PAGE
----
My wife and I took a great five day break from everything this week to celebrate our 25th anniversary. We went to Glen Ellen (Sonoma County) which only takes about 90 minutes but feels hours away. We relaxed by the pool, had some great meals and plenty of time to read. I'm reading Peggy Noonan's memoirs of her days as a presidential speechwriter and various other thoughts on our culture that occurred to her in 1990 when the book was written. She nows writes a regular column for the Wall Street Journal in much the same sweeping, first hand style.
Under the sub-head "We're all national. We're not local anymore", Ms. Noonan got me thinking when I read
The culture of our country used to be made up of the sum total of local pockets of culture. There was a South and the Deep South and the Breadbasket, there was Out West and Brooklyn, and all these places were different. The people in these places had accents, regional accents, and they read the local paper and listened to the local DJ and got the news on one of the local affiliates and it was read to them by a guy who had been there for years. There was local entertainment, the fairs or the grange or the local Y; you read the local columnists.
But now the sheer weight of national is flattening regional, the sheer weight of network is flattening local.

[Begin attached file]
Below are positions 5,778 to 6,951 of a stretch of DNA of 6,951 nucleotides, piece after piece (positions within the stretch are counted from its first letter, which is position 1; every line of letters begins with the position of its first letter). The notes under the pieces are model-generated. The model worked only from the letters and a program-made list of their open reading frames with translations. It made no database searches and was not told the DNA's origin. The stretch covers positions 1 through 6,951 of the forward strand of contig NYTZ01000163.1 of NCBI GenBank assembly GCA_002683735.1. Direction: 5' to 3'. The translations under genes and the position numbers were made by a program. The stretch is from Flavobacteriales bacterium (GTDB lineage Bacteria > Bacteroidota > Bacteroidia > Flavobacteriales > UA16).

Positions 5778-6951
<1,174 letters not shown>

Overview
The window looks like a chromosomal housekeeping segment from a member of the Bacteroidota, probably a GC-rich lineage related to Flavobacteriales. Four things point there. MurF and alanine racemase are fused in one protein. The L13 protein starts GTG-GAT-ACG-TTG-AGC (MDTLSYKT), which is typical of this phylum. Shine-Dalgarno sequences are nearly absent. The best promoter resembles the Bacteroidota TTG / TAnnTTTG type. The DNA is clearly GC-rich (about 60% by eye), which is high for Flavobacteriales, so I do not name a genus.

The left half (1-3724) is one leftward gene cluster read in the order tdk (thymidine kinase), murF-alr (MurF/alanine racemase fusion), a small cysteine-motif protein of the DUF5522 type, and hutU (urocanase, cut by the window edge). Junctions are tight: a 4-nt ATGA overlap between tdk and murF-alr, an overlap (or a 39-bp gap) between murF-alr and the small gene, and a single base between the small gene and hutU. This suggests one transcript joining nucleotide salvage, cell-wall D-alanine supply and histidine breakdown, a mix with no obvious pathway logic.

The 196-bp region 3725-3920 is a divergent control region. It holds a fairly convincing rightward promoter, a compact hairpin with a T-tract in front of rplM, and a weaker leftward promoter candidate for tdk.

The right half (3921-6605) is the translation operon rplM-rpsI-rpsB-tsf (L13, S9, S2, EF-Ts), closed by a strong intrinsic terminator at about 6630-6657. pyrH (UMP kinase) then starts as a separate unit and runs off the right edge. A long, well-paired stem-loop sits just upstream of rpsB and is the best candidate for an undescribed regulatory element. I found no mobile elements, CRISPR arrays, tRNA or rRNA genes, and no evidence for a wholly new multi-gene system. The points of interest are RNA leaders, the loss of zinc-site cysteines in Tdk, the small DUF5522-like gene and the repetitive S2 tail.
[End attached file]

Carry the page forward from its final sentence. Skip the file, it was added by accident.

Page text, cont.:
It struck me this week in Glen Ellen, as it often does when I travel, that there is something special about B'game that merits preserving. Some people say "you preservationists just want everything to stay the same". I suppose that is partially true although no preservationist I know remotely expects it to happen. But as things around us change ("national flattening regional" or more likely in our case "regional flattening local"), my sense is keeping some things the same becomes a key differentiator and has value even in a traditional investment sense. It would be hard to argue our real estate values are suffering even compared to near neighbors. But certainly some regional initiatives can harm our special character.
So now that I'm back on-line, it's back to opining on such things. Judging by the pageview data here, more than a few of you like reading local--even if you don't like what you read about it! Thanks for that.